Aggressive Media Violation Of Privacy Princess DianaS

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Aggressive Media Violation Of Privacy: Princess Diana?S Death Essay, Research Paper Aggressive Media Violation of Privacy and its Consequences Paparazzi and Their Contribution to Princess Diana?s Death It was only last August that the familiar world of U.S. evening television programming was interrupted by a terse bulletin, stating only Princess Diana of Wales had been injured in an auto accident in France. However, moments after the first bulletin, a second news flash interrupted, ominous in the complete lack of details, gravely stating that an update on the Princess Diana?s condition was coming. The update, as promised, came, succinctly describing her having recently died in a French hospital, after being removed from the wreckage of a late night automobile accident. Later,

other details were added in further reports, especially how motorcycle-riding photographers and reporters had pursued her sedan at high speeds. Some eyewitnesses had also been quoted as saying the motorcyclists had swerved in front of her car, causing the driver veer away from the cyclists and into a wall. The question soon asked by many, including the French magistrates, was ?who was responsible for Diana?s death? It was not as simple as just negligent motorcyclists involved, as the accident was complicated by Diana?s driver allegedly having a drinking problem, and witnessed as driving much too fast. If anything, the photographers were just a contributing factor to the accident. Certainly, there were people who voiced either one or the other opinion. In some of the first reports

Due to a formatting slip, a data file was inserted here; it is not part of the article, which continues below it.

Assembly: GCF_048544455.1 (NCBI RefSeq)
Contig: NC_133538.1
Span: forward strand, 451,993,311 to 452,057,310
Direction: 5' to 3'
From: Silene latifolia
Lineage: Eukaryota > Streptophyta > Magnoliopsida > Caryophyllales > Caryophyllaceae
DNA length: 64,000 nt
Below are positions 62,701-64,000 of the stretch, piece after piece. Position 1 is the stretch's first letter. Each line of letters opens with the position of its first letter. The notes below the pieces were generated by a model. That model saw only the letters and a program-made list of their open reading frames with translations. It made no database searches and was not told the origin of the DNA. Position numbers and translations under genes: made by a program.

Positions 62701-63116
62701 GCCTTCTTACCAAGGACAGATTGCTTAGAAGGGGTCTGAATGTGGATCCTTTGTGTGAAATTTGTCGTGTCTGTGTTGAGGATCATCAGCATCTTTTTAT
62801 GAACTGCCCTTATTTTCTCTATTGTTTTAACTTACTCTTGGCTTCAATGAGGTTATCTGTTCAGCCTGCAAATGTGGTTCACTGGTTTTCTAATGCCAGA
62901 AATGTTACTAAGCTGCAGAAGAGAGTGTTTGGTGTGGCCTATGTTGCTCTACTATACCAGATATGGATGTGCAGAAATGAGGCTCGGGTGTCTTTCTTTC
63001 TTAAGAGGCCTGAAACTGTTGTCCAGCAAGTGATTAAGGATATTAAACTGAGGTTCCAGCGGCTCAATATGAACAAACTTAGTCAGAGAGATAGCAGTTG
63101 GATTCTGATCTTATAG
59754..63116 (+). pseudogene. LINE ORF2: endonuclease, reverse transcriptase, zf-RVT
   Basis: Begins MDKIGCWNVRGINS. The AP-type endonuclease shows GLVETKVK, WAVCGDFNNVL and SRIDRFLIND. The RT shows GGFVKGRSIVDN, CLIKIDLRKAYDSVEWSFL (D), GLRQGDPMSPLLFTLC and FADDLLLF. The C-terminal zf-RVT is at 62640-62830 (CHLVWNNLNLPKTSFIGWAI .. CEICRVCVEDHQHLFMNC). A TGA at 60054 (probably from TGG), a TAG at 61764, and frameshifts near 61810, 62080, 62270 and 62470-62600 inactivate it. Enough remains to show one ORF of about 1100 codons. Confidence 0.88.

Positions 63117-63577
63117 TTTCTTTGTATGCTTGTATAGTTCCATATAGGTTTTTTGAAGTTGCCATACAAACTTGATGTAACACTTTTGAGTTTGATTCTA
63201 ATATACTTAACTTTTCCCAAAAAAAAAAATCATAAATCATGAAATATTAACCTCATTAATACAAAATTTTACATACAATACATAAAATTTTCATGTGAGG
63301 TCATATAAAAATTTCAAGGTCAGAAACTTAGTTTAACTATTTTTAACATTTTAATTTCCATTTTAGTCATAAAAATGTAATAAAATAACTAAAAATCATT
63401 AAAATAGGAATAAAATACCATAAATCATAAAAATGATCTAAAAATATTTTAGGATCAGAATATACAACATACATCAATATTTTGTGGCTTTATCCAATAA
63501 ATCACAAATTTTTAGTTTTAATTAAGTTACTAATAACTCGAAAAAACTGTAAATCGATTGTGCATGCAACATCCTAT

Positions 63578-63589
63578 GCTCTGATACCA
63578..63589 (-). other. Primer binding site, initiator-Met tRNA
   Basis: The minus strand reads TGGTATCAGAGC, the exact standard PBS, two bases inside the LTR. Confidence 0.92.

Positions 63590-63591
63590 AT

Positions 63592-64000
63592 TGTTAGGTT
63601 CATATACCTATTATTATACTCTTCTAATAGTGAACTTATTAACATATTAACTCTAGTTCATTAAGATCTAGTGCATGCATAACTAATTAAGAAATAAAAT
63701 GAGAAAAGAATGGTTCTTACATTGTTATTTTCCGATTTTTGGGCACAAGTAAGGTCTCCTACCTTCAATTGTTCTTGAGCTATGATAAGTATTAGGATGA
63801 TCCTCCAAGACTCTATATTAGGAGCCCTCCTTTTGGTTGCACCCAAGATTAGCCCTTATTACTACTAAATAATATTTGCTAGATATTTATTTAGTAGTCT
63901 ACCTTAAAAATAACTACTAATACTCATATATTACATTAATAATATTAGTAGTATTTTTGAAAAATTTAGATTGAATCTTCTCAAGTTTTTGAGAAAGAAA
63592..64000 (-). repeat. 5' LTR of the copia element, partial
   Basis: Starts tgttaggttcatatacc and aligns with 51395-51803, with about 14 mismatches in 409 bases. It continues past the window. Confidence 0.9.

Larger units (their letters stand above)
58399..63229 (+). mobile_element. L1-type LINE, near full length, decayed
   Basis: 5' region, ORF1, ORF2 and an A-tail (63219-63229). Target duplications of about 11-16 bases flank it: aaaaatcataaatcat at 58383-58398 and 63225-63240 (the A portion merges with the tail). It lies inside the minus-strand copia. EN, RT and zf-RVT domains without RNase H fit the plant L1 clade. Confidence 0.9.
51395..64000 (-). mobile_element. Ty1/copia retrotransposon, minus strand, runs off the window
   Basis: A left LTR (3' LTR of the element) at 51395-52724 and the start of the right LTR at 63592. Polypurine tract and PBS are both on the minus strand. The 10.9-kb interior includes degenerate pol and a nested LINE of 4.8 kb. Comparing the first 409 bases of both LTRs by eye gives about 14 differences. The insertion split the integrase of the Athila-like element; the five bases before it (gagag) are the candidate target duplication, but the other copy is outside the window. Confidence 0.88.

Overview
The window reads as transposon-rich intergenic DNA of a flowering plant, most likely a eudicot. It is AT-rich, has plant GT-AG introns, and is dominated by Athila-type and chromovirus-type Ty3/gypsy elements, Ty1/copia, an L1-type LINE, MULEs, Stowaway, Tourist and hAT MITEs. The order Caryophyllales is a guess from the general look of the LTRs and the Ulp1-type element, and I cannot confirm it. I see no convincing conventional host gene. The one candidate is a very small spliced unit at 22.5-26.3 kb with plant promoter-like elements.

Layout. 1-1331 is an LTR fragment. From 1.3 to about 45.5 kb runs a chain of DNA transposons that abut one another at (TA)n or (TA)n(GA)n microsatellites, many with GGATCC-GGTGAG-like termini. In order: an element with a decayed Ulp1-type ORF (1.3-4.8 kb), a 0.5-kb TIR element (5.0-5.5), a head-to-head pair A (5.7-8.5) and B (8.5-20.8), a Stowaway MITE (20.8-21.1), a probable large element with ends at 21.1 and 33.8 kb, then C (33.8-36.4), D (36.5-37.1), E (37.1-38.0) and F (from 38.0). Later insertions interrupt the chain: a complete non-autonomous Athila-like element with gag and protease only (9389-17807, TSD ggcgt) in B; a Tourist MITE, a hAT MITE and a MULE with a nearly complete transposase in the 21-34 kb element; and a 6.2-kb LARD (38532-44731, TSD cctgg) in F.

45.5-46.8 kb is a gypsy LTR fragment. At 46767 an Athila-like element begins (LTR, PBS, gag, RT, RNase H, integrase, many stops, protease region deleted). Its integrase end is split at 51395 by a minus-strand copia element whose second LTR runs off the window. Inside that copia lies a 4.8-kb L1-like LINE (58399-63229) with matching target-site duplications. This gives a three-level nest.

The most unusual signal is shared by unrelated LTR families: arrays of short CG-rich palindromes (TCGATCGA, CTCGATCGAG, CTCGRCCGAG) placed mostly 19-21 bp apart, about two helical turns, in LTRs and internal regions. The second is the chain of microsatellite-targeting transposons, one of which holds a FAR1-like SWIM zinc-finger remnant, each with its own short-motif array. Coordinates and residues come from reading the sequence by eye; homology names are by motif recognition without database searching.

after the accident, as related in the BBC news (1), a white Fiat Uno was reported to have been involved in the crash, and pieces of the Uno were supposedly found intermingled with that of the Mercedes. Although it was not known who was driving the Uno, speculation immediately focused on one of the paparazzi as being the driver. However, as also related in the BBC news (1), what was known about the crash was Diana?s driver was both drunk at the time of the accident, and the most likely cause of the accident. Interestingly, the reports of some additional, mysterious party involved in, and responsible for, the accident, take different forms, but always seeming to involve paparazzi. In one Reuters Internet news release (2), the police took a damaged motorcycle away from the crash

scene, and its connection, if any, to the photographers was explored. However, any facts about who the motorcycle owner was, or how the motorcyclist was involved in the crash, have remained unreported, as part of the stealthy investigation conducted by French police. In contrast to the low profile of the police investigation, there have been numerous, blunt assignations of blame to the paparazzi. One of the more voluble people quoted has been British Foreign Secretary Robin Cook: ?It will be doubly tragic if it does emerge that this accident has in part been caused by the persistent hounding of the princess and her privacy by photographers? (2). Similarly, actor Tom Cruise had his opinions of who was responsible, and was not hesitant about voicing them. He stated he had endured

harassment by paparazzi, and had been chased in the same tunnel as Diana by photographers; his experience in the past had been very similar to hers (2). Tom Cruise was quoted as saying ?the prices paid for celebrity pictures cause aggressive behavior? (2). Obviously, there is little or no doubt in some people?s minds as to where the blame should be put for the accident. Mr. Cruise has also provided motive, making the actions of the motorcycle-riding photographers to be deliberate in causing the accident. After all, they were pursuing Diana because photographs of her were very valuable, and were worth engaging in reckless activity to obtain. Perhaps the most interesting comments to date have come from Bernard Darteville, the lawyer acting for Dodi Al Fayed?s father. The lawyer has